Do band names get any more generic than Hell? Metal Archives lists 8 other bands with the name Hell, which unfortunately doesn’t include the spoof black metal band I started with a friend of mine in 9th grade. This project from Oregon popped up on my radar via last year’s stellar split with Thou, Resurrection Bay and I remember thinking with a name that generic, you’d better be pretty fucking good. Well, Hell is pretty fucking good and then some. III, the conclusion to their trilogy of albums, is their most accomplished, most refined, most crushing material yet. They expertly wield icy black metal daggers with cudgels of doom, carving and beating cavernous atmosphere and bludgeoning riffs. This right here is some of the best blackened doom you’re likely to hear this or any year.

Hell has an outstanding grasp of the conventions of doom and black metal and how they complement each other. Blackened tremolo picked riffs are laid over slow, deliberate drums and evolve from a blasphemous cacophony to feverish psychedelia as the tempos shift. Big, spacious doom riffs morph into mid-paced black metal that shifts to a sprint before dropping mammoth waves of doom. They take their time building the atmosphere, shifting styles and delivering intensely satisfying payoffs at the end of each track. “Mourn” drops a series of chord concussions heavy enough to flatten a city block. “Decedere” ends with a big thick riff, burgeoned by an emergent thick bass tone.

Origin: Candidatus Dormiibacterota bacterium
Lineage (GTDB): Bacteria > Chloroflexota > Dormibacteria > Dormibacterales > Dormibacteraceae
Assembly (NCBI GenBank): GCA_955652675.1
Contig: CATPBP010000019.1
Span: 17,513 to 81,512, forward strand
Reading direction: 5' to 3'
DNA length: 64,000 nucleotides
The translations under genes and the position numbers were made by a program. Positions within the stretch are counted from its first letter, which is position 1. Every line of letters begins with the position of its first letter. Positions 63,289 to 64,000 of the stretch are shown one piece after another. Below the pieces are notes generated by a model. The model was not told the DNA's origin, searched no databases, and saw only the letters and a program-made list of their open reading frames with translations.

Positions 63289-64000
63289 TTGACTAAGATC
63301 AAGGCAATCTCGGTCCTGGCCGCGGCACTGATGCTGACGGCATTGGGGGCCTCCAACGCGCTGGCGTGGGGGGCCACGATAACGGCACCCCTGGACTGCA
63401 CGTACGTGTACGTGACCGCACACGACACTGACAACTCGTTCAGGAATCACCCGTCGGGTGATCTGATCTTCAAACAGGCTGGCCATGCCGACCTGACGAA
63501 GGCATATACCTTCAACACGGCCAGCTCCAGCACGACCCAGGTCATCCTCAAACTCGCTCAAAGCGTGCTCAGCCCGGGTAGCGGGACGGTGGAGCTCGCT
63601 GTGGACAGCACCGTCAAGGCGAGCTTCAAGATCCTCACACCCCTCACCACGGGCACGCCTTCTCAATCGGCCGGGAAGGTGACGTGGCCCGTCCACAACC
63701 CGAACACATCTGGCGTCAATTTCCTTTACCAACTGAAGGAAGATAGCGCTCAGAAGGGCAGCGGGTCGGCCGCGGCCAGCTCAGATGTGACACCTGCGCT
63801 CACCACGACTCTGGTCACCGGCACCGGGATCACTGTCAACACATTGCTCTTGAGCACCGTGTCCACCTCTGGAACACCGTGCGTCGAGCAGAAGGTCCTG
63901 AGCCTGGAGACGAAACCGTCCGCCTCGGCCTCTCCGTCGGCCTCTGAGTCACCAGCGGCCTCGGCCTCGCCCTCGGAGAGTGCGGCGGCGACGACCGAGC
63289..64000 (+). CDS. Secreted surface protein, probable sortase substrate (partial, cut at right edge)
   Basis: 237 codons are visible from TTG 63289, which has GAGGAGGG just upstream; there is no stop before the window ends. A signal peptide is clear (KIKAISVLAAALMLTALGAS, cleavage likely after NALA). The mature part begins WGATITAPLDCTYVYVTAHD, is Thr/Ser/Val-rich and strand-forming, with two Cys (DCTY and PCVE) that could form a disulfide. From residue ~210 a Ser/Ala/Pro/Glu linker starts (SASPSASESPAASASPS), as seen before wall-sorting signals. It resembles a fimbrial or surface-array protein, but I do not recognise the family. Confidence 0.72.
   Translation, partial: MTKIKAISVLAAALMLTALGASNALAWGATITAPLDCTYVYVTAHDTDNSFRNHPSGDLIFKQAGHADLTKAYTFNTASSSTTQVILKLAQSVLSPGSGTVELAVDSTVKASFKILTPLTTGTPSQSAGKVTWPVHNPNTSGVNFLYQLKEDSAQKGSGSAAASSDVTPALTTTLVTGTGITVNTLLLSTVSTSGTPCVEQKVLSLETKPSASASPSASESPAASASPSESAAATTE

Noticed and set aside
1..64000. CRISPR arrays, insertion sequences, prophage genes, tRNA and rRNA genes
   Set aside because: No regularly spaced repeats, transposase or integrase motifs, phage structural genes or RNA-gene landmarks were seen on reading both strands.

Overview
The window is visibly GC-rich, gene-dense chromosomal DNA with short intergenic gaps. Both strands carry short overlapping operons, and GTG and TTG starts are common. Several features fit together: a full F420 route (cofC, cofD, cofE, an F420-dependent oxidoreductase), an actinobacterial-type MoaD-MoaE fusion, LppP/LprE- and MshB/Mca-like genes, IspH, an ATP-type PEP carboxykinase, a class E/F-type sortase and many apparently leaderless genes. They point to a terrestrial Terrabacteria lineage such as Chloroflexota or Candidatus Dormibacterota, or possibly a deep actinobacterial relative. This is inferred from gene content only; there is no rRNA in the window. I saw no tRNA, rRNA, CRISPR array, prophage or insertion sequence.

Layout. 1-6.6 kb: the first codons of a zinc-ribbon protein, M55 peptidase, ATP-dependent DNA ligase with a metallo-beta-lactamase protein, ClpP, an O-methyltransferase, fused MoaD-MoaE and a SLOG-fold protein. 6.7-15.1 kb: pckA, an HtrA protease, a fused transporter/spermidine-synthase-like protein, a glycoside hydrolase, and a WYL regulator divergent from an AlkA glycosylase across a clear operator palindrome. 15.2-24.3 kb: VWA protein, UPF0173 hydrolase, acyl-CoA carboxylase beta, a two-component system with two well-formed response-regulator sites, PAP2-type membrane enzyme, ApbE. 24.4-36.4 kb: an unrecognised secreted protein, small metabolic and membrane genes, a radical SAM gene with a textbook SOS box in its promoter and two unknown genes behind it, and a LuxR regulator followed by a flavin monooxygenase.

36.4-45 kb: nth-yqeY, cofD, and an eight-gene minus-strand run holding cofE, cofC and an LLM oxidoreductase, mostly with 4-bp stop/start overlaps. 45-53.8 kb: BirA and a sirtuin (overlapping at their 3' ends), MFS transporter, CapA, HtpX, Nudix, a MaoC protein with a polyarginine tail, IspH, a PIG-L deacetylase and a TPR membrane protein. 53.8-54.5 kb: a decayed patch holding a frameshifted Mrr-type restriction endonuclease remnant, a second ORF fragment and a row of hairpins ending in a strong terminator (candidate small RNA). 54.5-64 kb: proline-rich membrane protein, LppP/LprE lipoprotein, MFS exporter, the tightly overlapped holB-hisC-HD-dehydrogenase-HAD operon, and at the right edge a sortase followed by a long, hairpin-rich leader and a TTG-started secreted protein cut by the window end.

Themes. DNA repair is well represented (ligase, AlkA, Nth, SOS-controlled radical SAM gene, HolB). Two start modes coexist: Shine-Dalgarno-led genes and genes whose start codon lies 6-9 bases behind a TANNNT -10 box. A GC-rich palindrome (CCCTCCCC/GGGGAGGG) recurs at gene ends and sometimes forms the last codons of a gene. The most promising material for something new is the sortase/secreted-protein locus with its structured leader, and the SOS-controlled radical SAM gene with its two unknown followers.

The production is of the typically trebly black metal variety, but the filthy tone of the bass is prominent and adds just the right amount of thickness to the mix. It’s a grim marriage, one that provides heft and weight without sacrificing the ethereal analog fog. III was originally released on cassette last year and the production accurately reflects the intended format. Judging from the sounds of the digital promo, I’d wager this new LP run sounds even better.

Despite the fairly lame name, Hell manages a delicate stylistic balancing act that makes the moniker rather apt. It’s a tall task managing dark atmosphere, big riffs, and slicing bursts of violence and Hell does a better job of fusing doom and black metal than any of their peers. III trumps their excellent early material in scope and structure, and is possibly the best example of the style released in the past few years. Fans of both black metal and doom should get a great deal of satisfaction from this release and I highly recommend digging into their back catalog as well.

[Visit the band's website]
Written by Chuck Kucher
August 15th, 2013


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